- The Washington Times - Thursday, June 26, 2014

Popular mobile apps designed to ease the stresses of city life are meeting with resistance — from the cities themselves.

Apps that allow users to auction off their prime parking spots or give rides to strangers who would rather not wait for a taxi are bumping up against city regulatory structures that aren’t quite sure what to make of them.

San Francisco made national headlines this week when the city banned the new “MonkeyParking” app that allowed drivers to auction off one of the city’s most precious commodities — parking spaces. San Francisco City Attorney Dennis Herrera sent a cease-and-desist letter Monday to the company declaring that the free mobile app violates the city’s police code by buying and selling public on-street parking slots.

More such fights are likely in the offing.

App-based services, like MonkeyParking and Uber, are “testing the limits of existing regulations and business practices in managing and operating today’s transportation system,” D.C. Department of Transportation spokesman Reggie Sanders said.

MonkeyParking enables users to auction off public parking spots for personal profits ranging from $5 to $20, depending on supply and demand.

The company could be subject to penalties of $2,500 under California’s Unfair Competition Law if the San Francisco decides to sue. Mr. Herrera has given MonkeyParking until July 11 to discontinue operations in the city and violators who continue to auction their parking spots will be fined up to $300.

“Technology has given rise to many laudable innovations in how we live and work — and MonkeyParking is not one of them,” Mr. Herrera said in a statement, warning that it creates a “predatory private market for public parking spaces.”

Mr. Herrera added that the app encourages the unsafe use of mobile devices behind the wheel.

People are still allowed to rent out privately owned parking such as driveways and garage spaces, just as long as no profits are made from reserving public on-street spaces.

San Francisco officials are also asking Apple Inc. to remove the MonkeyParking app its App Store, arguing that MonkeyParking violates Apple guidelines that “apps must comply with all legal requirements in any location where they are made available to users.”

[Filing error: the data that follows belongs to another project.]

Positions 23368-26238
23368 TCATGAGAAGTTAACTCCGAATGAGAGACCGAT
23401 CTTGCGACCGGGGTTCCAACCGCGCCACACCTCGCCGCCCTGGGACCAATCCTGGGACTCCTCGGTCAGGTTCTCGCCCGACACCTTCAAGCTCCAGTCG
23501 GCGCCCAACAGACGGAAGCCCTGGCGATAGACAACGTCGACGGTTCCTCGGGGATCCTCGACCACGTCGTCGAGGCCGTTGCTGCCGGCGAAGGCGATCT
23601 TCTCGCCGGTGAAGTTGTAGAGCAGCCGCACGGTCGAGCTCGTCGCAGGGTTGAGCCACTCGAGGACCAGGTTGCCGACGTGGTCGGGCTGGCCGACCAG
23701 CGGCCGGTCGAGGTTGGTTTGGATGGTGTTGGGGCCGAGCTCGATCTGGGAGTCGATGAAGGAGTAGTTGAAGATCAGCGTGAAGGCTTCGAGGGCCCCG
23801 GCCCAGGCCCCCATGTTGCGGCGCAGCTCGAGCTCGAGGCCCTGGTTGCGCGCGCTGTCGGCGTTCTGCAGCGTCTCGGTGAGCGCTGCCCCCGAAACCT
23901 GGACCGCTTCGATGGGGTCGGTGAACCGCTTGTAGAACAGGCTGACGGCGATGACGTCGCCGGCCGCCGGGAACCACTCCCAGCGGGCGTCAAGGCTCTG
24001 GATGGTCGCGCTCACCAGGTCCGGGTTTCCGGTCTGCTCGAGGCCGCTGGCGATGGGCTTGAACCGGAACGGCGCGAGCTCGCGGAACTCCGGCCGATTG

MonkeyParking isn’t alone. Sweetch and ParkModo, two similar companies preparing to launch apps that profit from the sale of public parking, are also subject to fines and potential lawsuits from San Francisco.

Sweetch officials argue that they do not violate city regulations because they only sell information about available parking, not the spaces themselves, an argument San Francisco regulators reject.

Even app-based ridesharing services like Lyft and Uber are causing problems for cities. The popular services put a twist on the traditional taxicab vehicle-for-hire model by allowing people to request and pay for rides from regular drivers in the area through an app.

Just this week, cab drivers snarled traffic in the middle of Washington D.C. to show their disapproval of the unregulated alternatives to traditional public transportation.

The state of Florida is re-evaluating regulations on its codes to accommodate ride sharing services. Currently, Uber drivers are operating without the permits and licenses that taxi drivers are required to have, sparking protests from more traditional services.

Outside of San Francisco, the MonkeyParking app is only available in Rome, where it was developed by Paolo Dobrowolny and two friends. But the company is seeking to expand to more cities, including New York, Boston, Berlin and Hamburg.

Mr. Sanders, the District transportation spokesman, said that “parking spaces in the District are considered part of the public space, owned by the DDOT. We don’t allow any commercial use of public space without a permit, and in this case we don’t have a permit that would cover this kind of operation.”

MonkeyParking may face hurdles in New York as well.

City traffic regulations there say that “it shall be unlawful for any person to reserve a parking space, or prevent any vehicle from parking on a public street through his/her presence in the roadway, the use of hand-signals, or by placing any” objects, markings or signs in the roadway.



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